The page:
The Dometic 9500 is intended to mount on a vertical/flat wall. I can work with flat vertical and horizontal surfaces much easier than random curves/angles. That plus the Dometic being self supporting made my decision to use that model. After mounting it was clear that the uni-strut wasn't going to be stiff enough to support the extended canopy, so I added the cross bars to transfer the torsional load across the roof.

You could certainly weld up tubing and end plates that spans your rails and cantilevers out a few inches beyond the solar panels. NB. 10' Dometic suitable for the 159" only the two outer mount points are structural. The middle one is just so the cassette doesn't sag.
76815
76816


It seems like a tough choice. Any of the sleeker cassette canopies are going to present a mounting challenge. The lower profile cassettes that might fit under your panels require some sort of angular mount and require specific extrusions for the Promaster that use the roof mount pins. They do look much nicer that the dometic.

I really wanted the self supporting design of the Dometic and took the risk of not knowing how I would mount it. A tarp + two tent poles and some hooks and guy ropes would do the same for about $1000 less. Something to consider.
 

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2019 Promaster 3500 Silver high top 159"
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Discussion Starter · #8 · (Edited)
I finally start tackling one of those 10% projects (there are four bare metal panels I need to trim out). The hard one was this window. There is nothing, really, to attach the panel to, plus some precision layout is needed. I am not a precision kind of guy, my engineering solutions tend to be "Duct tape if it moves and needs to stay still, WD40 if it stays still and need to move".

Well as illustrated by post What did you do to your Promaster today? I managed to make a trim piece for this window.
Motor vehicle Automotive design Automotive exterior Gas Trunk

There are no planar surfaces to mount to, so I had to hack in some lath (N.B. the above photo is old and doesn't show the cabinet using the upper rib surface). Then I created a planar surface with some 1/2" scrap on the upper, 1/8" scrap on the bottom and 8 little tabs that I glued onto the sides.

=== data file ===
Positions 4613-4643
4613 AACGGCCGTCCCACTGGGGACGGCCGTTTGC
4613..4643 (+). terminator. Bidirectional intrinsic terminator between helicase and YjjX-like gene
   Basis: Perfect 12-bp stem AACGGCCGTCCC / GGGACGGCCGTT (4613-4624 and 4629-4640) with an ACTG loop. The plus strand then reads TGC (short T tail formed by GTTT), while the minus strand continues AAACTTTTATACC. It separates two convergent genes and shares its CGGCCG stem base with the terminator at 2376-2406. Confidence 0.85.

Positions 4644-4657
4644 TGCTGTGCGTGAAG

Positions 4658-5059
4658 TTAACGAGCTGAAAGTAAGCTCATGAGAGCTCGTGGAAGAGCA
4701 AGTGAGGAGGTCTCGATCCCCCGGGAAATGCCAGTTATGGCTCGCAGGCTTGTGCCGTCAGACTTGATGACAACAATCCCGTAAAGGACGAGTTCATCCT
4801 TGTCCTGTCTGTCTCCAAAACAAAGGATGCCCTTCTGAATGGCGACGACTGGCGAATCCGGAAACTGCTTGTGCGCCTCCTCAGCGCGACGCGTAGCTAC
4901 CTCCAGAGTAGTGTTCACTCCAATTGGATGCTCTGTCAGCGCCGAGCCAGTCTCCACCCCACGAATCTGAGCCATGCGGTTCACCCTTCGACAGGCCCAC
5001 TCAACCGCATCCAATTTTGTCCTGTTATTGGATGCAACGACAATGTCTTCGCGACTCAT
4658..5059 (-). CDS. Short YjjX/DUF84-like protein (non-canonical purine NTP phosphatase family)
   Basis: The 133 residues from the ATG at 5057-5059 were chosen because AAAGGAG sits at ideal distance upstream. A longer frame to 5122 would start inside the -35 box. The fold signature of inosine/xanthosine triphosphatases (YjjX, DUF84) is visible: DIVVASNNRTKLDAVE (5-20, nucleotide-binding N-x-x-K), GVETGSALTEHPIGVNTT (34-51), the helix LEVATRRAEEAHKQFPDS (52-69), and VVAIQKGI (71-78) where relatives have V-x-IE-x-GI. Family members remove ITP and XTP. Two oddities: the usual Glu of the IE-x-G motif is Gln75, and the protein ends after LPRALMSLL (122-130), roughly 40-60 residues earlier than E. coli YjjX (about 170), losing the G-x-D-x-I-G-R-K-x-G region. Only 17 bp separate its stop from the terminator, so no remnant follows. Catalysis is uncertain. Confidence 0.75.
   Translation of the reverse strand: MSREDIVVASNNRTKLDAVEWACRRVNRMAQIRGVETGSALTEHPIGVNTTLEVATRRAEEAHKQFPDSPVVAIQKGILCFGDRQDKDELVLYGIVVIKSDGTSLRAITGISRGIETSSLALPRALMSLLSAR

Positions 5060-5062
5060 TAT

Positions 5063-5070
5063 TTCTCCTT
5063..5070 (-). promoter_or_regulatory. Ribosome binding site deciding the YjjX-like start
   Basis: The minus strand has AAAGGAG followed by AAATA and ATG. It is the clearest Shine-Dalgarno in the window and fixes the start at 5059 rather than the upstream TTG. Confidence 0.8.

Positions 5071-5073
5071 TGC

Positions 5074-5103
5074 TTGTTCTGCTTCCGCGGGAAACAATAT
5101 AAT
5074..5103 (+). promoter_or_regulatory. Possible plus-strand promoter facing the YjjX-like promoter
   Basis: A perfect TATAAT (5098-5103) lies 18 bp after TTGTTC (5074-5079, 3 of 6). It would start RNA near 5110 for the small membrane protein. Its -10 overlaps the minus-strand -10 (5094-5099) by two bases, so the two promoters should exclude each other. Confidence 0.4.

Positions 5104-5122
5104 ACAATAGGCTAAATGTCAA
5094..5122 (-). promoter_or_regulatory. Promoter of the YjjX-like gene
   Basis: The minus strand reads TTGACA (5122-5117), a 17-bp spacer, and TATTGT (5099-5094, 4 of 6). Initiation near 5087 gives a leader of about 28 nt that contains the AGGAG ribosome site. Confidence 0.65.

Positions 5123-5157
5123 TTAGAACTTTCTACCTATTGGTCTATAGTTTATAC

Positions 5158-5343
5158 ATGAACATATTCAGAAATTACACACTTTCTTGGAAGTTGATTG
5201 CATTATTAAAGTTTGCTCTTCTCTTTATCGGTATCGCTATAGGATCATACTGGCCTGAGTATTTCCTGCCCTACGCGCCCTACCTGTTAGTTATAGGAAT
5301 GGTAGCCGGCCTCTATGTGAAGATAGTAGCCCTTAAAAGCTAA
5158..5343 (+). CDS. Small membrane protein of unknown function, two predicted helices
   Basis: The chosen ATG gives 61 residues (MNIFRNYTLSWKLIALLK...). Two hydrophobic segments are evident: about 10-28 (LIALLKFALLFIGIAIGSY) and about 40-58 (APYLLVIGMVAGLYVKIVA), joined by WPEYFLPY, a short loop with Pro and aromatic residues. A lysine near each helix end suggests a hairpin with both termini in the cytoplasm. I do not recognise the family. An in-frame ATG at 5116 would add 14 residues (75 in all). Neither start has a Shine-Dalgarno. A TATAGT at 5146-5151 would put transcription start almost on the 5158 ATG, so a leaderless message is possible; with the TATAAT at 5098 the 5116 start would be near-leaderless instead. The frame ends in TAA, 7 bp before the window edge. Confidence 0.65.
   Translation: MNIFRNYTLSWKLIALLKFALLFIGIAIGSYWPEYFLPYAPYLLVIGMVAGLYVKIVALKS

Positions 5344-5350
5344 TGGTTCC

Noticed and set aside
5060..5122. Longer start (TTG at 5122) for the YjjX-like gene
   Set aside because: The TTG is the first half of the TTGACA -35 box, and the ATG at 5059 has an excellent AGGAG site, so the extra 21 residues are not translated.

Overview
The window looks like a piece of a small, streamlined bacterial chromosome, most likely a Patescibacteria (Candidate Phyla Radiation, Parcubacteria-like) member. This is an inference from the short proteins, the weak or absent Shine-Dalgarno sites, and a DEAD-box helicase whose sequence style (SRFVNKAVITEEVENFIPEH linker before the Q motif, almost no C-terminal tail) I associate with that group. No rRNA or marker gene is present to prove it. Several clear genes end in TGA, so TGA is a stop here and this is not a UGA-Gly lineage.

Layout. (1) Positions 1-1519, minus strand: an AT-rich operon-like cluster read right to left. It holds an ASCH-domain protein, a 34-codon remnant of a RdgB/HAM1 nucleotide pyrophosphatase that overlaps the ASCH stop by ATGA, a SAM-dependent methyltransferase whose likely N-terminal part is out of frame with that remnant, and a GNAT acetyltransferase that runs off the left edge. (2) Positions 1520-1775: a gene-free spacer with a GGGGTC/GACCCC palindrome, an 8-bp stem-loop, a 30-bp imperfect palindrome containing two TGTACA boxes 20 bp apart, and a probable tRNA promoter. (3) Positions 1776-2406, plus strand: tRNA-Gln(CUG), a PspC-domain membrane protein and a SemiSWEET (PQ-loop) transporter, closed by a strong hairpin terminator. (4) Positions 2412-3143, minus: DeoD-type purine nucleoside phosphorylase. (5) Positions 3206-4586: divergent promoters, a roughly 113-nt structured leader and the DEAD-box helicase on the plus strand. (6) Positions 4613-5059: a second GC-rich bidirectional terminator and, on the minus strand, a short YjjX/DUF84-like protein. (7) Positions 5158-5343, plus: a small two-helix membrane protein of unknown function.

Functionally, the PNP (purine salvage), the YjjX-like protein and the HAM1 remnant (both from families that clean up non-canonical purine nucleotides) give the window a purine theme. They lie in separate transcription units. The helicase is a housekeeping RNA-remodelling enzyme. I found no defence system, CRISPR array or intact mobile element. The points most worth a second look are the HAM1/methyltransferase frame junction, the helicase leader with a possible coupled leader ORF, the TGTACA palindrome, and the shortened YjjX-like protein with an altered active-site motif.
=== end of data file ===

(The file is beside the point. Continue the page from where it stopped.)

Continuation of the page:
Hand Finger Wood Gas Nail

That is the surface I am trying to create.
Fixture Line Automotive exterior Paint Gas

I've used this glue in several places (it is almost empty!) and so far, 18 months, 19f to 100f and hundreds of miles of rough dirt roads not a single joint has failed. Fingers crossed these will hold as well.
Wood Computer monitor accessory Gas Machine Electronic device

Surface prepped and pilot holes drilled. Upper and lower firring strips were glued to the panel and I used 1" sheet metal screws to attach to the ribs. Wood screws for the sides.

Electrical wiring Van Vehicle door Cable Trunk

I always planned to have power by the swivel seat and realized that there was plenty of room under the window, so I drilled some holes, ran a wire to the distribution panel. Lower firring strip visible in this photo.

Window Cabinetry Drawer Vehicle Motor vehicle

Finished product. My galley extension, dinette (when positioned between the seats) and work desk is on display. The toilet cover is missing waiting for the paint to dry.
 

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2019 Promaster 3500 Silver high top 159"
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977 Posts
Discussion Starter · #13 ·
One of my winter projects was scanning in some 2-3k slides from my previous, previous, previous life (1980's) and I found a picture of the "Love Van"
Mountain Ecoregion Sky Vehicle Mode of transport

1987, Death Valley
Tire Plant community Vehicle Ecoregion Automotive tire

1987 Pike Creek trailhead at the Alvord Desert, OR.